Taylor smiled sourly.
“You’re a deep one,” he said. “Here’s the other glove.” He dipped his hand into the deep pocket of his driving coat and produced a glove. “I suppose you knew I’d have it on me. Five shillings, and it’s yours.”
“The pair are worth about five shillings to me,” said Crewe as he paid over the money. “Do you remember what time it was when Mr. Holymead engaged you at Hyde Park?”
“You are quite sure as to the time?”
“I heard one of the big clocks striking as he was getting into my cab.”
Taylor took his departure, and Crewe, after wrapping up the left-hand glove which he had to return to Inspector Chippenfield, put the other one in his safe.
“We are getting on,” he said in a pleased tone. “This means a trip to Scotland, but I’ll wait until the inquest is over.”
At the inquest on the body of Sir Horace Fewbanks, which was held at the Hampstead Police Court, there was an odd mixture of classes in the crowd that thronged that portion of the court in which the public were allowed to congregate. The accounts of the crime which had been published in the press, and the atmosphere of mystery which enshrouded the violent death of one of the most prominent of His Majesty’s judges, had stirred the public curiosity, and therefore, in spite of the fact that every one was supposed to be out of town in August, the attendance at the court included a sprinkling of ladies of the fashionable world, and their escorts.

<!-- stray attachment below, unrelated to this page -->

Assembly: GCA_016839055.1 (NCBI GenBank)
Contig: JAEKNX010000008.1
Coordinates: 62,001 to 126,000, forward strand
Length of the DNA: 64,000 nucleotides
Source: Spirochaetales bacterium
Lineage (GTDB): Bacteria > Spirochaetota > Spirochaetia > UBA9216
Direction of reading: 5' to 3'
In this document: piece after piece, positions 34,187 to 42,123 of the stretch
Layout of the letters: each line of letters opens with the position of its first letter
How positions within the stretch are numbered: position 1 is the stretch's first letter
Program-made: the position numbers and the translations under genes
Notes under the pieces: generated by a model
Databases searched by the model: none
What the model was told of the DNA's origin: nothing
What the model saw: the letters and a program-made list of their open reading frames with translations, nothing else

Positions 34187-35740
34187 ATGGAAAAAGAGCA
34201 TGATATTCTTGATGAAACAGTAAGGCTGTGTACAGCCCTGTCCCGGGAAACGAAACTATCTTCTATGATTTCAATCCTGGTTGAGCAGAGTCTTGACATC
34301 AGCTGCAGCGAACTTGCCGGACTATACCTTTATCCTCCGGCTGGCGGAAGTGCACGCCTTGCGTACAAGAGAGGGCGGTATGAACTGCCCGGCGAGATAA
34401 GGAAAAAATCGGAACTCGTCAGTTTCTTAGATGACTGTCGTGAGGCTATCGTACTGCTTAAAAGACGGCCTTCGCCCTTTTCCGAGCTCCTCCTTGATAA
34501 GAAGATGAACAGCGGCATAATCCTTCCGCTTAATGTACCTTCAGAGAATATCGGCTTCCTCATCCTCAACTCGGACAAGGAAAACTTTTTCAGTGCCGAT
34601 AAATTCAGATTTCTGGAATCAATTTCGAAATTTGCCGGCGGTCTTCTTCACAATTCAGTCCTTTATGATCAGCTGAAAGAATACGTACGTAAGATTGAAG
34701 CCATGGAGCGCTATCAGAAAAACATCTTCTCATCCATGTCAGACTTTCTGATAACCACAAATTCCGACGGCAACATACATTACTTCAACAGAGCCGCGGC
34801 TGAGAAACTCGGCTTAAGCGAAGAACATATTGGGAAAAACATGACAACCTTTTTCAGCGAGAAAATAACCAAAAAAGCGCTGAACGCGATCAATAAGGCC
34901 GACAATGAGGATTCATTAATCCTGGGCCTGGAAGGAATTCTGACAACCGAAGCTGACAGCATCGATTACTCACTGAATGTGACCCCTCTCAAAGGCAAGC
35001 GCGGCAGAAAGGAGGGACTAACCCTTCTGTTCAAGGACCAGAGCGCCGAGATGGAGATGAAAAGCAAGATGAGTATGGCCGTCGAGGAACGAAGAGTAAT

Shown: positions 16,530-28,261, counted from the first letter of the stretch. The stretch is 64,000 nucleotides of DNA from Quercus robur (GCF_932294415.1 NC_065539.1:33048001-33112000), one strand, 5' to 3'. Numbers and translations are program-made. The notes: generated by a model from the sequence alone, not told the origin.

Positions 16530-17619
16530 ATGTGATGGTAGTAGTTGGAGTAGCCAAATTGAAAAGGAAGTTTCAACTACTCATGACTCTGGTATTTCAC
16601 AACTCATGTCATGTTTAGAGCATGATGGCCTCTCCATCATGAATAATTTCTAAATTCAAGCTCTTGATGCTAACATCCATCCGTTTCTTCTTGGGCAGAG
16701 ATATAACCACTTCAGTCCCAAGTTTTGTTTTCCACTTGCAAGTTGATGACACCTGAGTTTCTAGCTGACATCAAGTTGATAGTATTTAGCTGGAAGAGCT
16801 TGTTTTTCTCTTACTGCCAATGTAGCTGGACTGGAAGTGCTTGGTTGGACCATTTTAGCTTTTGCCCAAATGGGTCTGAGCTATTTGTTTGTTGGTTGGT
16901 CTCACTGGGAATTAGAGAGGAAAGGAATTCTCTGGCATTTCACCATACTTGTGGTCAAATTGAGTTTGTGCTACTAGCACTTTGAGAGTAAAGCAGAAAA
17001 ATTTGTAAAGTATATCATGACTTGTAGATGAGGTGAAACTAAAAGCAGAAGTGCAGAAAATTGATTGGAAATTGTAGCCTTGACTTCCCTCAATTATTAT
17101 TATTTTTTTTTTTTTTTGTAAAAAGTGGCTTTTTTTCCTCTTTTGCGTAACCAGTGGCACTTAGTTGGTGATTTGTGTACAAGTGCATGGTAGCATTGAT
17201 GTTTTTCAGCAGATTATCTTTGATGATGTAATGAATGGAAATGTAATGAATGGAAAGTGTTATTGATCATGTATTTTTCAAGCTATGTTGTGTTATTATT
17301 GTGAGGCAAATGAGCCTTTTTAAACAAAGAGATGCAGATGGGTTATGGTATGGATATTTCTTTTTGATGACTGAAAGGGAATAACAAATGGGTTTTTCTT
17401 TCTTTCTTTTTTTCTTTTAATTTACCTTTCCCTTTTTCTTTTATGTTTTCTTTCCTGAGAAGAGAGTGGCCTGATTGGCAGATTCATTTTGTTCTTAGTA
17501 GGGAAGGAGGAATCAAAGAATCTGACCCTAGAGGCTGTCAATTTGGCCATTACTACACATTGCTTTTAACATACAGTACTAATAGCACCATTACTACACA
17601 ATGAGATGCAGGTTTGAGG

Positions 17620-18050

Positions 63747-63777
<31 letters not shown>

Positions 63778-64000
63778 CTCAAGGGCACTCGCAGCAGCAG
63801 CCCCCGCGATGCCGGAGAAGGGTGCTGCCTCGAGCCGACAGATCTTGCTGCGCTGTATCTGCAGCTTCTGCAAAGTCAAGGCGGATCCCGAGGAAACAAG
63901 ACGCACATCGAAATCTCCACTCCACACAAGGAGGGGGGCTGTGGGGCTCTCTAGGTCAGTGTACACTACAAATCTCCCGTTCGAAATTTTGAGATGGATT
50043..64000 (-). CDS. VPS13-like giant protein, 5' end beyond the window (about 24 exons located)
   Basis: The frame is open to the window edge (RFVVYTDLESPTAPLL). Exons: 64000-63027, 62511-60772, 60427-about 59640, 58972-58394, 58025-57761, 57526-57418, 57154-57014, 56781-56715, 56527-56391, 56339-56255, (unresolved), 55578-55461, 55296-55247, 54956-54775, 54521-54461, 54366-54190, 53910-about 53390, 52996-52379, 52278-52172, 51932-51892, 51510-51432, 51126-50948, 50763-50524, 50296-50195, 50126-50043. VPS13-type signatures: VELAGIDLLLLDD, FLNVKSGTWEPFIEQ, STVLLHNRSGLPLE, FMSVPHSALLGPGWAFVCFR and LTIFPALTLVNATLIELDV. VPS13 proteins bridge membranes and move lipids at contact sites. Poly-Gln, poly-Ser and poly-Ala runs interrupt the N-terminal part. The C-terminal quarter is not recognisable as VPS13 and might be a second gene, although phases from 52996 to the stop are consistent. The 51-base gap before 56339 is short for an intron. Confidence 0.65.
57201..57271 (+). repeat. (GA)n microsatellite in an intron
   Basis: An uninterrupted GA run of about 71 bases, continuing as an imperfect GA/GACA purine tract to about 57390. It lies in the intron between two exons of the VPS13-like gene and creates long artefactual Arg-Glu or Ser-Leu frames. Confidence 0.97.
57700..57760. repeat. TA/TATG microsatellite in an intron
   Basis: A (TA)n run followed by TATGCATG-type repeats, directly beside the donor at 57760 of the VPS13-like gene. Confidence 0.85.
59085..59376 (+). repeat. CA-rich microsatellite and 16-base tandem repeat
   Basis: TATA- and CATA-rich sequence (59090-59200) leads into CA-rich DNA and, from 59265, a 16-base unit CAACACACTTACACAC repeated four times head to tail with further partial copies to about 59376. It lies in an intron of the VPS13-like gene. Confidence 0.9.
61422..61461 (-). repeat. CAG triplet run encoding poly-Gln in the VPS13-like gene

Both branches of the legal profession were numerously represented. All of the victim’s judicial colleagues were out of town, and though some of them intended as a mark of respect for the dead man to come up for the funeral, which was to take place two days later, they were too familiar with legal procedure to feel curiosity as to the working of the machinery at a preliminary inquiry into the crime. They were emphatic among their friends on the degeneracy of these days which rendered possible such an outrageous crime as the murder of a High Court judge. The fact that it was without precedent in the history of British law added to its enormity in the eyes of gentlemen who had been trained to worship precedent as the only safe guide through the shifting quicksands of life. They were insistent on the urgency of the murderer being arrested and handed over to Justice in the person of the hangman, for—as each asked himself—where was this sort of crime to end? In spite of the degeneracy of the times they were reluctant to believe in such a far-fetched supposition as the existence of a band of criminals who, in revenge for the judicial sentences imposed on members of their class, had sworn to exterminate the whole of His Majesty’s judges; but, until the murderer was apprehended and the reason for the crime was discovered, it was impossible to say that the English judicature would not soon be called upon to supply other victims to criminal violence. The murder of a judge seemed to them a particularly atrocious crime, in the punishment of which the law might honourably sacrifice temporarily its well-earned reputation for delay.